My company has two pay structures - hourly salary and base salary. A long time peer was asking me several times about my pay and I told him that I'm only on base salary. I did not reveal any numbers, etc. However, during a meeting with my manager, peer and me, while estimating a task, he casually made a comment that the hours doesn't matter to me since I'm on base salary. This irked my manager and he called me to warn that revealing salary information is against company policies and could result in termination. Using this event, he also switched me to hourly salary and now I'm making considerably less that what I used to make. He sent an official, confidential email and made it seem that I made a grave mistake and that the pay switch was for that reason.

Clearly my peer was idiotic to make that comment and I surely made a mistake in even telling him that I was on base salary. However, I believe my manager used the opportunity to cut down my pay.

My questions are:

1. Salary is personal information, not confidential, so is it not my right to discuss it with whomever I wish.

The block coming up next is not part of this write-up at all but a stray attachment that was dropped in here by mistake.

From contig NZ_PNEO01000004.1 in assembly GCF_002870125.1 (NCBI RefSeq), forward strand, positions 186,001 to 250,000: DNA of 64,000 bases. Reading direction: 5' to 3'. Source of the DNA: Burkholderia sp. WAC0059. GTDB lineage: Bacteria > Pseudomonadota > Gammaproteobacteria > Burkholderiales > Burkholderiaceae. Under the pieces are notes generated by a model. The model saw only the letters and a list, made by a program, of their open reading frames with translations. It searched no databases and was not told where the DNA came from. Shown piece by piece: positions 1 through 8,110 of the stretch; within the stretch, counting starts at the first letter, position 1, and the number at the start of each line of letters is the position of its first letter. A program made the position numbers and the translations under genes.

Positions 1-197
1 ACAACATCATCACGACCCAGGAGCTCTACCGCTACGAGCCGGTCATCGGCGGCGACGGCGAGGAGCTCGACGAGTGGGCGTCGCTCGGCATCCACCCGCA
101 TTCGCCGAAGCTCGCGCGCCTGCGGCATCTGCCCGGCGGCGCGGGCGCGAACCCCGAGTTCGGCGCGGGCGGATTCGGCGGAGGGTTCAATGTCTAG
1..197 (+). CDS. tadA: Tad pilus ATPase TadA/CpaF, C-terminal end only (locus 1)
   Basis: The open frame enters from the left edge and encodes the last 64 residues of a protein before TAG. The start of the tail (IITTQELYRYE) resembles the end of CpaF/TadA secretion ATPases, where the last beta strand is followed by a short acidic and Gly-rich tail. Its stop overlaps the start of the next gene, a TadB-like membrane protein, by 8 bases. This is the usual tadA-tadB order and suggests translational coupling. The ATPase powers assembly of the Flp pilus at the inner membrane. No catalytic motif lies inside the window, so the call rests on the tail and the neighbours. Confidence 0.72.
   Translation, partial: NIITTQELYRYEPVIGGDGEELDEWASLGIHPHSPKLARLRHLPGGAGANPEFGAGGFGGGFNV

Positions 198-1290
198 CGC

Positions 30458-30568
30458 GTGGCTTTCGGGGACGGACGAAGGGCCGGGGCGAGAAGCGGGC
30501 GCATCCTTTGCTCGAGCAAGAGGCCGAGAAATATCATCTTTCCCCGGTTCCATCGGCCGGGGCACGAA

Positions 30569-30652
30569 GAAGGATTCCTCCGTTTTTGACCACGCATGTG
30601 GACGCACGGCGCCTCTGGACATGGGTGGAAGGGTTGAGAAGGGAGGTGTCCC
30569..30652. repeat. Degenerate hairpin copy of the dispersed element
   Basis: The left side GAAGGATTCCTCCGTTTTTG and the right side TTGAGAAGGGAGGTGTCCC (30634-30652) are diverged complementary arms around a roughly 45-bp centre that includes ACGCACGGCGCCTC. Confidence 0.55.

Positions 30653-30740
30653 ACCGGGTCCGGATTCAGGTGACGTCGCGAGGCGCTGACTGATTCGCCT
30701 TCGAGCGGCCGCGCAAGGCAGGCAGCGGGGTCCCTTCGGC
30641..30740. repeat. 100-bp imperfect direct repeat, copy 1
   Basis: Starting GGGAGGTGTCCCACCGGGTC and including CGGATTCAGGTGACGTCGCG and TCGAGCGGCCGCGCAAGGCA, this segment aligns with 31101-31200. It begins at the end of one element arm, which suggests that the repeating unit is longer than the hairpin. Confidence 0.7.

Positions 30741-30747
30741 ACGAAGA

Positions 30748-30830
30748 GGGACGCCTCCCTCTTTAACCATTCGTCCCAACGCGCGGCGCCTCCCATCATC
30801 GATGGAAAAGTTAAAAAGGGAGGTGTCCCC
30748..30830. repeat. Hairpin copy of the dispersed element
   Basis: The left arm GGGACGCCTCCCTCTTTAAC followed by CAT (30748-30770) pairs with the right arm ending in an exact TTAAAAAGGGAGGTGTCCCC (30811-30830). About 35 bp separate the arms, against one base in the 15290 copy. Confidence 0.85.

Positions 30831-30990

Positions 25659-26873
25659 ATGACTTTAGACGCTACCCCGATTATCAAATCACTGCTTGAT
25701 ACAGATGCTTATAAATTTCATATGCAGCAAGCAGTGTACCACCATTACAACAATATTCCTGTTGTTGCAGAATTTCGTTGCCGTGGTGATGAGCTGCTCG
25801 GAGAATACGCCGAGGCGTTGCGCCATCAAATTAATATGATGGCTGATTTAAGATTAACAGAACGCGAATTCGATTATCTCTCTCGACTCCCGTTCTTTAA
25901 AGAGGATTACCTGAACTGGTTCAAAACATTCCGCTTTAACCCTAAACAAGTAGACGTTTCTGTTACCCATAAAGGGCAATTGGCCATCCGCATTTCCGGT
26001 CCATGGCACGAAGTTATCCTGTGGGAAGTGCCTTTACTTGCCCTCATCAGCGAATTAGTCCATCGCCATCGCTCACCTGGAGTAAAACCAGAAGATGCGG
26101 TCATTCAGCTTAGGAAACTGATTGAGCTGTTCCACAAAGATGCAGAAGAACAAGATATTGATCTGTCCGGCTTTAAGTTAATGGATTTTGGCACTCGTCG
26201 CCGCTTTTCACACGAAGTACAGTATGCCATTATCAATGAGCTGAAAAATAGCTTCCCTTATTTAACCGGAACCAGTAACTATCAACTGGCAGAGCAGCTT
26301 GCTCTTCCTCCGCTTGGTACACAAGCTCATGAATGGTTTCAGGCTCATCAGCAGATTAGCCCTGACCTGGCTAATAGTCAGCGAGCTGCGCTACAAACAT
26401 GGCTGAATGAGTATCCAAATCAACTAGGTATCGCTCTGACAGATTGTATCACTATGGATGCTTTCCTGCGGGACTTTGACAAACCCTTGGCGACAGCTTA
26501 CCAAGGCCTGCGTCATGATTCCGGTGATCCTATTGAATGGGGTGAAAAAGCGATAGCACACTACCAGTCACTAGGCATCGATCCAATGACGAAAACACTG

2. I feel my managers action have been discriminatory. Can I take any legal action?

3. Should I respond back to my manager's email disputing the pay change and highlighting the fact that what was revealed was not numbers, but just the type and that he should not come to the conclusion that I've revealed my entire pay structure based on my peer's statements.

Any other suggestions are also appreciated.
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Old 05-06-2009, 06:32 AM
 
26,590 posts, read 55,492,797 times
Reputation: 13040
1. Salary is personal information, not confidential, so is it not my right to discuss it with whomever I wish.

Read the employee handbook. Most have very specific prohibition about any type of salary discussion. If they don't, they should. You were wrong to discuss it, it's not "personal" it's proprietary. Big difference.

2. I feel my managers action have been discriminatory. Can I take any legal action?